With three prison guards on his bedside, 64-year-old Maysara Abu Hamdeya died of cancer shackled to an Israeli hospital bed on Tuesday.
Abu Hamdeya’s health started to deteriorate in August last year, his lawyer, Rami al-Alami, said. He was suffering severe throat ache, accompanied by swelling in lymphatic and salivary glands.
“He went to the prison clinic and was given antibiotic medications without any tests,” Alami wrote in an affidavit upon visiting Abu Hamdeya on 12 March.
One of five Palestinians to die in or shortly after being released from Israeli jails this year, Abu Hamdeya’s death revived fears for the lives of sick Palestinian prisoners and anger over a perceived Israeli policy of medical negligence.
After months of pushing with the prison clinic, Abu Hamdeya got an approval from the Israeli authorities to go to the hospital in October 2012, but the visit was delayed several times.
When he made it to Soroka hospital in December 2012, he was told that he was brought due to eye problems.
Abu Hamdeya returned to prison without performing needed tests.
Tests were only performed on January 10; by then Abu Hamdeya’s health had deteriorated further.
He was suffering acute pain in his neck and all his body.
According to an official Israeli statement, Abu Hamdeya was diagnosed with cancer in February.
On March 12, Abu Hamdeya told his lawyer that he was not given any treatment. “He has only been given painkillers,” the affidavit says.
The Israeli autopsy of Abu Hamdeya confirmed that he died of cancer. In a statement, the Israeli health ministry said they found a malignant tumour in the throat, which spread to his chest, lungs, liver, spine and some of his ribs.
Nevertheless, Palestinians performed a re-autopsy. More tests were needed to prove that the cancer had spread to Abu Hamdeya’s organs years – and not months ago, the Palestinian Minister of Prisoners’ Affairs said.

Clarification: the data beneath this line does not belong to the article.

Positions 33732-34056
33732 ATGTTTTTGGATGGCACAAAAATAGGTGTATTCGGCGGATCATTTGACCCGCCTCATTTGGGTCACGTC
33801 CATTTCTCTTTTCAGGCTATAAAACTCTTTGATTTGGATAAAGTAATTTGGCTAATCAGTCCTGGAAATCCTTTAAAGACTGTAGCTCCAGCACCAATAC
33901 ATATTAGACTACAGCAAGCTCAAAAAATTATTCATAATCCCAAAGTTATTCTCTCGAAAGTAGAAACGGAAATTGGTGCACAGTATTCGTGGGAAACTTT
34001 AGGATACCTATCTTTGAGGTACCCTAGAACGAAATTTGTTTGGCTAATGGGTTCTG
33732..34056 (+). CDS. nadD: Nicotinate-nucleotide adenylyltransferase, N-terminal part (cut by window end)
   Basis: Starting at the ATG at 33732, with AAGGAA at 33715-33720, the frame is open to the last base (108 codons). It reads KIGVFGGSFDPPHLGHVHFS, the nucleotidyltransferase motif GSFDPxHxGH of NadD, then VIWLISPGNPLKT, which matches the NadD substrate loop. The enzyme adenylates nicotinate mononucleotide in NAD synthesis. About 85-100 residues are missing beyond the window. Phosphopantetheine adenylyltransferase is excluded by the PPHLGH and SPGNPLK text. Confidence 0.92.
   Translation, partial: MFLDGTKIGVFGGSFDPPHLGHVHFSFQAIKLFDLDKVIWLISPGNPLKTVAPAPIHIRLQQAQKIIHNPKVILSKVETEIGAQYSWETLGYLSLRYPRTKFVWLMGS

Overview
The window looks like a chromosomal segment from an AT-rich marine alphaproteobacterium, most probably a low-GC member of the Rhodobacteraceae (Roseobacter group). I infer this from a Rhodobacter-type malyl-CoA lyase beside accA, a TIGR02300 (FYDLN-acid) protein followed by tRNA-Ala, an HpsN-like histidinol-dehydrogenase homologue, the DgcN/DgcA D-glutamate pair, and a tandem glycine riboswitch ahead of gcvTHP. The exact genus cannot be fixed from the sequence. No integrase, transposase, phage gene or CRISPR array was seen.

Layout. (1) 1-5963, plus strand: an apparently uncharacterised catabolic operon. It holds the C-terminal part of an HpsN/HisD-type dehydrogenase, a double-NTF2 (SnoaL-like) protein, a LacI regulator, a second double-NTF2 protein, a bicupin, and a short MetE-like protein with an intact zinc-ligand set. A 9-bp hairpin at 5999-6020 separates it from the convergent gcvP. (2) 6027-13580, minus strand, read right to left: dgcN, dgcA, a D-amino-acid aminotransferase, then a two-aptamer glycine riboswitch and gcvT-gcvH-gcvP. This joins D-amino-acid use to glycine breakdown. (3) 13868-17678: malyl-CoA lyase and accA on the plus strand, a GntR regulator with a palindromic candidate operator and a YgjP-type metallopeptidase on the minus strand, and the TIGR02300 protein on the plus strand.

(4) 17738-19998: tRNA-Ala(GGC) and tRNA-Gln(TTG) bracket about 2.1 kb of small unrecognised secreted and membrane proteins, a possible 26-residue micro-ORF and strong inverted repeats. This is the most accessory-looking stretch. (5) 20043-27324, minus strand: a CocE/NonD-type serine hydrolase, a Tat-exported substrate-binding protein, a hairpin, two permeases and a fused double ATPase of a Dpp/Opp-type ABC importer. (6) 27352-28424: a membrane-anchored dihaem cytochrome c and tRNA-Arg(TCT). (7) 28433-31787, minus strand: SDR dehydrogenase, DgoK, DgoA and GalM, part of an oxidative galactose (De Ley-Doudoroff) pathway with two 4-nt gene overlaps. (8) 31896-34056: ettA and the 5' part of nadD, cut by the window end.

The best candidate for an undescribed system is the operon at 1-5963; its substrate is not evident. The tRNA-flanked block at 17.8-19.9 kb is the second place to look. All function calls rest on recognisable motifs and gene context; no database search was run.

One of 25 diagnosed with cancer, Abu Hamdeya was among hundreds of sick prisoners, including 48 in Ramleh prison hospital. Their families and many Palestinians say Israel is killing them slowly through negligence.
It’s Israel’s fault, Abu Hamdeya’s son Hamza said. “The logical thing to do is to blame Israel,” he said.
However, Hamza said his family also has some complaints about the Palestinian government for not following up on his father’s case.
“Where have they been all that time? Why didn’t they ask about Maysara?” he said.
Hamza said his father was a general in the Palestinian Preventive Security force, so Palestinian officials had an extra duty to ask about him.
‘A national issue’
Abu Hamdeya was imprisoned several times, first in 1969. He was exiled to Jordan in 1978 and returned to the Palestinian Territories in 1998.
Since his last sentence in 2002, Abu Hamdeya was almost always banned from receiving family visits. Each of his four children barely saw him during the past 11 years.
With his illness and death in prison, Abu Hamdeya has become a symbol of the Palestinians’ suffering in Israeli jails. But his case is not merely something to sympathise with, his eldest son Tareq warned.
“Don’t you dare think that Maysara’s case is a humanitarian issue,” Tareq said in a recording before his father’s death. “Maysara is a national issue just like the Palestinian cause.”
With bitterness, Tareq voiced frustration with the Palestinian leadership that didn’t intervene to free one of its captive officers, he said.
In the five-minute recording, Tareq blamed the Palestinian Authority for being helpless when it came to core issues, accused it of corruption and said it failed his father.
In the street, Abu Hamdeya’s death ignited anger in various places across the West Bank. A general strike halted life in the streets of East Jerusalem, Nablus and Hebron on Wednesday.
The usual group of committed Palestinians took tothe streets to demonstrate against Abu Hamdeya’s death in Hebron, Nablus, Tulkarem and Ramallah.
Two Palestinian teenagers were killed in clashes north of Tulkarem, both by live fire.
After their funeral there were reports of Palestinian security units trying to stop protesters from reaching tension points.
Abu Hamdeya’s funeral on Thursday was followed by the funerals of the other Palestinians killed in Tulkarem.
On the way to Hebron, masked Palestinians were asking store keepers in Bethlehem to shut down for mourning.
A similar scene took place a day earlier in Ramallah.
In Palestinian Territories in 2013, there seems to be a need to impose solidarity.
Israel accused Abu Hamdeya in 2002 of attempted murder, illegally possessing a weapon and belonging to Hamas. But Fatah activists said that the man was one of their own. It wasn’t until recently that he moved to the Hamas section of the prison, a senior Fatah activist said.
In Gaza, Hamas declared Abu Hamdeya one of its martyrs. In a statement, the group said he was a top commander of its West Bank military wing.
But those who knew Abu Hamdeya said he was “old-school” Palestinian – for resistance and Palestine.
At the end of the day, he was not wrapped in a yellow or a green flag: it was the black, white, red and green Palestinian flag that accompanied him to the grave.